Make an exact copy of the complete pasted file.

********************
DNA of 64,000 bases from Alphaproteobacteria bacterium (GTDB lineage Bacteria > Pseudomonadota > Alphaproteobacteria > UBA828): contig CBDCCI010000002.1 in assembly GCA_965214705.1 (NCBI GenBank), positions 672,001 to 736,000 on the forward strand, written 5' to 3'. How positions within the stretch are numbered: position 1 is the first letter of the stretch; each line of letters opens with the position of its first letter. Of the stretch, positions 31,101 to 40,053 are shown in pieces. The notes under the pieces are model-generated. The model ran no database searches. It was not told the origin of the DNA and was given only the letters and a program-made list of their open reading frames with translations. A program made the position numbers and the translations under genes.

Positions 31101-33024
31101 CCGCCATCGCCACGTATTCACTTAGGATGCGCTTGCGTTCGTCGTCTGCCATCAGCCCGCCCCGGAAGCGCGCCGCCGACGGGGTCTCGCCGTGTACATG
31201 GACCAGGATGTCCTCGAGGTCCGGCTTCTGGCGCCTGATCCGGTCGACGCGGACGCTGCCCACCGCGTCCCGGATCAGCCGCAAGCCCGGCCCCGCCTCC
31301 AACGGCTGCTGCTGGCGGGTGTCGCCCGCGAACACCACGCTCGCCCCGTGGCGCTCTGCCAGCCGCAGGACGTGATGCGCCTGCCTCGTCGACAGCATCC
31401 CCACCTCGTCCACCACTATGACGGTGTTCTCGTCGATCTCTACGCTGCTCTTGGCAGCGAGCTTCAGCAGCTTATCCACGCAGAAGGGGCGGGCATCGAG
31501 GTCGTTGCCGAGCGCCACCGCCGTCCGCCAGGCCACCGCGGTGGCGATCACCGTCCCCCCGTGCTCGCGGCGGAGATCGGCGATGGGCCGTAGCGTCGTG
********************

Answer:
DNA of 64,000 bases from Alphaproteobacteria bacterium (GTDB lineage Bacteria > Pseudomonadota > Alphaproteobacteria > UBA828): contig CBDCCI010000002.1 in assembly GCA_965214705.1 (NCBI GenBank), positions 672,001 to 736,000 on the forward strand, written 5' to 3'. How positions within the stretch are numbered: position 1 is the first letter of the stretch; each line of letters opens with the position of its first letter. Of the stretch, positions 31,101 to 40,053 are shown in pieces. The notes under the pieces are model-generated. The model ran no database searches. It was not told the origin of the DNA and was given only the letters and a program-made list of their open reading frames with translations. A program made the position numbers and the translations under genes.

Positions 31101-33024
31101 CCGCCATCGCCACGTATTCACTTAGGATGCGCTTGCGTTCGTCGTCTGCCATCAGCCCGCCCCGGAAGCGCGCCGCCGACGGGGTCTCGCCGTGTACATG
31201 GACCAGGATGTCCTCGAGGTCCGGCTTCTGGCGCCTGATCCGGTCGACGCGGACGCTGCCCACCGCGTCCCGGATCAGCCGCAAGCCCGGCCCCGCCTCC
31301 AACGGCTGCTGCTGGCGGGTGTCGCCCGCGAACACCACGCTCGCCCCGTGGCGCTCTGCCAGCCGCAGGACGTGATGCGCCTGCCTCGTCGACAGCATCC
31401 CCACCTCGTCCACCACTATGACGGTGTTCTCGTCGATCTCTACGCTGCTCTTGGCAGCGAGCTTCAGCAGCTTATCCACGCAGAAGGGGCGGGCATCGAG
31501 GTCGTTGCCGAGCGCCACCGCCGTCCGCCAGGCCACCGCGGTGGCGATCACCGTCCCCCCGTGCTCGCGGCGGAGATCGGCGATGGGCCGTAGCGTCGTG